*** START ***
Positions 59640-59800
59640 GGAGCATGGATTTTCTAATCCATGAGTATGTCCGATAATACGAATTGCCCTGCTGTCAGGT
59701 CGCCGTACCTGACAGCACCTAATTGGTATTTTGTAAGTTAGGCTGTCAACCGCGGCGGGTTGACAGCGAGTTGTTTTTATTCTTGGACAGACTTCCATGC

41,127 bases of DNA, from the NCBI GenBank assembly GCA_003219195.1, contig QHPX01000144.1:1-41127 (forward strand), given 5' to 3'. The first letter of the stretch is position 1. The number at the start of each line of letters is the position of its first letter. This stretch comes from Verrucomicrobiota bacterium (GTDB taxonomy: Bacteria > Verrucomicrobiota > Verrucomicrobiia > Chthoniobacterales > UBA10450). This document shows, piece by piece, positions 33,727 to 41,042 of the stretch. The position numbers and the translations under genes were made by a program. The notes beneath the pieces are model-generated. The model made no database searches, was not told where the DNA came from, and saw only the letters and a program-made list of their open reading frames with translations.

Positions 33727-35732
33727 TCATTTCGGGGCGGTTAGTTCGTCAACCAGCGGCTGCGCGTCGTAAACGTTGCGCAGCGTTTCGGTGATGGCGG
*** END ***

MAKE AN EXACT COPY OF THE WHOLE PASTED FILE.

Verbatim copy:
Positions 59640-59800
59640 GGAGCATGGATTTTCTAATCCATGAGTATGTCCGATAATACGAATTGCCCTGCTGTCAGGT
59701 CGCCGTACCTGACAGCACCTAATTGGTATTTTGTAAGTTAGGCTGTCAACCGCGGCGGGTTGACAGCGAGTTGTTTTTATTCTTGGACAGACTTCCATGC

41,127 bases of DNA, from the NCBI GenBank assembly GCA_003219195.1, contig QHPX01000144.1:1-41127 (forward strand), given 5' to 3'. The first letter of the stretch is position 1. The number at the start of each line of letters is the position of its first letter. This stretch comes from Verrucomicrobiota bacterium (GTDB taxonomy: Bacteria > Verrucomicrobiota > Verrucomicrobiia > Chthoniobacterales > UBA10450). This document shows, piece by piece, positions 33,727 to 41,042 of the stretch. The position numbers and the translations under genes were made by a program. The notes beneath the pieces are model-generated. The model made no database searches, was not told where the DNA came from, and saw only the letters and a program-made list of their open reading frames with translations.

Positions 33727-35732
33727 TCATTTCGGGGCGGTTAGTTCGTCAACCAGCGGCTGCGCGTCGTAAACGTTGCGCAGCGTTTCGGTGATGGCGG